Times are challenging. Being a business owner does not guarantee that you are set for life... Even multinational corporations are downsizing or going out of business. So what actions does a business need to do to keep growing in this faltering economy? While there are no guarantees there always are a few techniques a savvy business professional can do to thrive successfully in this economy.
However, these initiatives include thinking outside the financial box and being willing to take some risks. Yes, I did say RISKS...
One of the main ideas to consider is that it is necessary for you to implement many marketing activities at the same time to create a robust client-base. I am not promising a magic pill or wand, just the knowledge that we always have to experiment with different techniques until we reach the set of marketing actions that works for us.
Before we look into all the different marketing activities available to us there are two important questions I want like for you to consider:
- Question 1: What is the ultimate maximum you can afford in order to run a blitz marketing campaign? Is there a way you can come up with a little more? If you don’t have the money, can you spare some workers or work a little differently yourself to do what I am going to propose? Don’t answer that yet, but keep it upmost in your mind.
- Question 2: Are you aware of all the ways you create a marketing blitz? No? Let me count the ways.
1) Marketing begins at home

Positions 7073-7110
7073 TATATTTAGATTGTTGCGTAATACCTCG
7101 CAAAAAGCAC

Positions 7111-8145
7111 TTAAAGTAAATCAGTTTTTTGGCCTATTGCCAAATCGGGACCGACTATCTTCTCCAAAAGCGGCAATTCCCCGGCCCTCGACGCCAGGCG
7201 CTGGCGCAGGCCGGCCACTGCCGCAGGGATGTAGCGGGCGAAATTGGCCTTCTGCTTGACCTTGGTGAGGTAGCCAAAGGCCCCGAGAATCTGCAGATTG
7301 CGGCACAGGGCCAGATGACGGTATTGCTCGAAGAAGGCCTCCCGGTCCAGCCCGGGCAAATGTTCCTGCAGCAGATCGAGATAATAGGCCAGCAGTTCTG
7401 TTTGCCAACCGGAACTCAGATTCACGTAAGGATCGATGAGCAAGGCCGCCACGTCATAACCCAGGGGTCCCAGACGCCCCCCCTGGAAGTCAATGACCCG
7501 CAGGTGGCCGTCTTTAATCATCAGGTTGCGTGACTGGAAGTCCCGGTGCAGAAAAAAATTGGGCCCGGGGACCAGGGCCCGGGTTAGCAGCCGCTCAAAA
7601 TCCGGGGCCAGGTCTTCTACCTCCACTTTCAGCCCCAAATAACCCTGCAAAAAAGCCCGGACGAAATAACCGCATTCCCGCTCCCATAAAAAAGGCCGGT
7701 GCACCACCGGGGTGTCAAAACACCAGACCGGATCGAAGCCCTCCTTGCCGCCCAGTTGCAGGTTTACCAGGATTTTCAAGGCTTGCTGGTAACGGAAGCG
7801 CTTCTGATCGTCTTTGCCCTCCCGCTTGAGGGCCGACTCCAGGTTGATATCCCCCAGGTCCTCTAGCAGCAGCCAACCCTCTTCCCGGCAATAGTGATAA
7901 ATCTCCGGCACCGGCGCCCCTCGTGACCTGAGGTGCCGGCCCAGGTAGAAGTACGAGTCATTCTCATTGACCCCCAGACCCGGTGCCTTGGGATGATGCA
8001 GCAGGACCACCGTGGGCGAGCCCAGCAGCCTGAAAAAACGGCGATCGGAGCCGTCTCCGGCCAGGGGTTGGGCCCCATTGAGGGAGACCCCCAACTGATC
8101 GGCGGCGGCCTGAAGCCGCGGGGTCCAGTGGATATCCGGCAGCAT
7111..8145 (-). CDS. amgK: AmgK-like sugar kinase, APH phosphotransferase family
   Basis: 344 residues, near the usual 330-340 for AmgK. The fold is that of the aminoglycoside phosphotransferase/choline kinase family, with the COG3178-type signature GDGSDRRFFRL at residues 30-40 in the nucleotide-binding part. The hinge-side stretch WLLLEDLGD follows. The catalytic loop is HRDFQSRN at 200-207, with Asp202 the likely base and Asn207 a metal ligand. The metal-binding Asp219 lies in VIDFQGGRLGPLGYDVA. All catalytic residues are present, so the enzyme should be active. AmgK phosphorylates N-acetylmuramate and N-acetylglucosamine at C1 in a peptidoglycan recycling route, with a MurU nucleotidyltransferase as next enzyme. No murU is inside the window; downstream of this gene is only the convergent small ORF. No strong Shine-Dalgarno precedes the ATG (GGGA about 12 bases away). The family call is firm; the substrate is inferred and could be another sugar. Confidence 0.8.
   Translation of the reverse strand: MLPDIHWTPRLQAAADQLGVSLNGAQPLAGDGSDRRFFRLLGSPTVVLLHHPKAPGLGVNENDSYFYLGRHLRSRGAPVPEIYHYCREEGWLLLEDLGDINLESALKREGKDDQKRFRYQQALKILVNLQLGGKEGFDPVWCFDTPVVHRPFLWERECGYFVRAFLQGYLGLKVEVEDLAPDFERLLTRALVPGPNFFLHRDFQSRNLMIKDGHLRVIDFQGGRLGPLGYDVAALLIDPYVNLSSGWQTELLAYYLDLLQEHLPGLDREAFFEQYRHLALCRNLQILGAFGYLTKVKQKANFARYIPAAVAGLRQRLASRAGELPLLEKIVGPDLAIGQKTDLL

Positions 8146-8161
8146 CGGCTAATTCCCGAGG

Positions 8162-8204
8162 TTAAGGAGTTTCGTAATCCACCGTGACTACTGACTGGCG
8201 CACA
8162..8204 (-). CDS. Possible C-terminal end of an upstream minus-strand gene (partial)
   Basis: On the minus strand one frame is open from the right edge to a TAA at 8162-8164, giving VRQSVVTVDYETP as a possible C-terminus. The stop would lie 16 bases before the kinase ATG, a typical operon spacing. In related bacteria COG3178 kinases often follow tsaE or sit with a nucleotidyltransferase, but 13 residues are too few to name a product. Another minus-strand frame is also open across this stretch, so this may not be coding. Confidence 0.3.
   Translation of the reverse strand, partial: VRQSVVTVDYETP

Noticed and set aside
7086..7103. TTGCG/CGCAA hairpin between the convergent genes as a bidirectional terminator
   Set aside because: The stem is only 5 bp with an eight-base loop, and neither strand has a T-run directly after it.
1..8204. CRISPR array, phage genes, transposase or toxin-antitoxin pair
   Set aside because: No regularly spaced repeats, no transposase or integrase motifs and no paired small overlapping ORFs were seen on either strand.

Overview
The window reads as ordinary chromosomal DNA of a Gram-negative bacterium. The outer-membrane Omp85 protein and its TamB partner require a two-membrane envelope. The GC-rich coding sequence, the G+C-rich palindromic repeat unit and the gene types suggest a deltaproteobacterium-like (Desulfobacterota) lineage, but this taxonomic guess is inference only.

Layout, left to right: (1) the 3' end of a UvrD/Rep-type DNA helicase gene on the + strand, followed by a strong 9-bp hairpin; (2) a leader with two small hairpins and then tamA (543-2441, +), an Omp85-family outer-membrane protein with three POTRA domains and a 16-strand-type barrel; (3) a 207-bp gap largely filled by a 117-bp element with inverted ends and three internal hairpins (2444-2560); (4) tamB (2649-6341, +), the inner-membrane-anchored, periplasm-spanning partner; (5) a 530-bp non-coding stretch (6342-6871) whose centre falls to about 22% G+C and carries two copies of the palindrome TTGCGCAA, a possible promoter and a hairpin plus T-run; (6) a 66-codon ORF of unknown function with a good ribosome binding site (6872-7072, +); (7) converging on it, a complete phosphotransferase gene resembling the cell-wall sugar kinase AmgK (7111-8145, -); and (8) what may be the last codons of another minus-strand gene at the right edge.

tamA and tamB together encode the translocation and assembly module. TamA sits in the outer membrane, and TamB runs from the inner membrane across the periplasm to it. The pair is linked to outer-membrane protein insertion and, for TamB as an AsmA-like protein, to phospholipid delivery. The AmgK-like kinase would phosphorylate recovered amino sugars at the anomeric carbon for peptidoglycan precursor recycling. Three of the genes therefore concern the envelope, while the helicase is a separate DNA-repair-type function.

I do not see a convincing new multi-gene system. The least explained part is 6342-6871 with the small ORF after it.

The first initiative to consider is you and your business. Make no mistake - marketing begins at home.
If you are a brick-and-mortar business, how does your physical location create interest?
- Your business sign acts as a billboard for your driving and foot traffic. Is is large and easy to read as a person passes in a vehicle?
- Your window is the next sight that you want people to use to identify with your business. Is it visually appealing and does it tell the public that you are open for business?
- When people enter your business, are they greeted warmly? Do your sales personnel know enough to be truly helpful? Would more training be an asset?
- Do you have in stock the items you promise in ads or in your window?
If you are strictly an internet company, these same questions apply in a slightly differing form.
- Is your website optimized and is it optimized for mobile devices?
- Have you switched to a responsive design format? Times on the net have changed rapidly over the past ten years. Have you kept up?
- Is it easy for potential clients to find answers to their questions?
- Are your offerings taking leads down the sales funnel?
If your business is the sum of both a brick-and-mortar establisment and an online one, all the same questions apply.
2) Internet, anyone?
The internet is every marketer’s dream come true; however, your own online marketing experience may have been less than ideal.
In order to get the most from your internet marketing budget you have to realize that marketing online is a different beast from marketing from your brick-and-mortar business. It's simply not the same as putting ads in your local paper.
Marketing online should be approached with a mindset of sharing - have you ever heard the phrase "sharing is caring"? Internet sharing is carried on all the time. You are already aware of this because you probably text, check your email from your smartphone, use Facebook and are a member of LinkedIn groups.
When you share something of business value with other people, you show them that you care. Another benefit of online sharing, specifically if you are sharing your knowledge, is that you prove you are the expert. And if there is one thing we all care about, it is doing business with an expert.
But how do you get people into your online store or website? Actually, those online chats you have are part of the process. You just need to think about representing your business not just promoting yourself.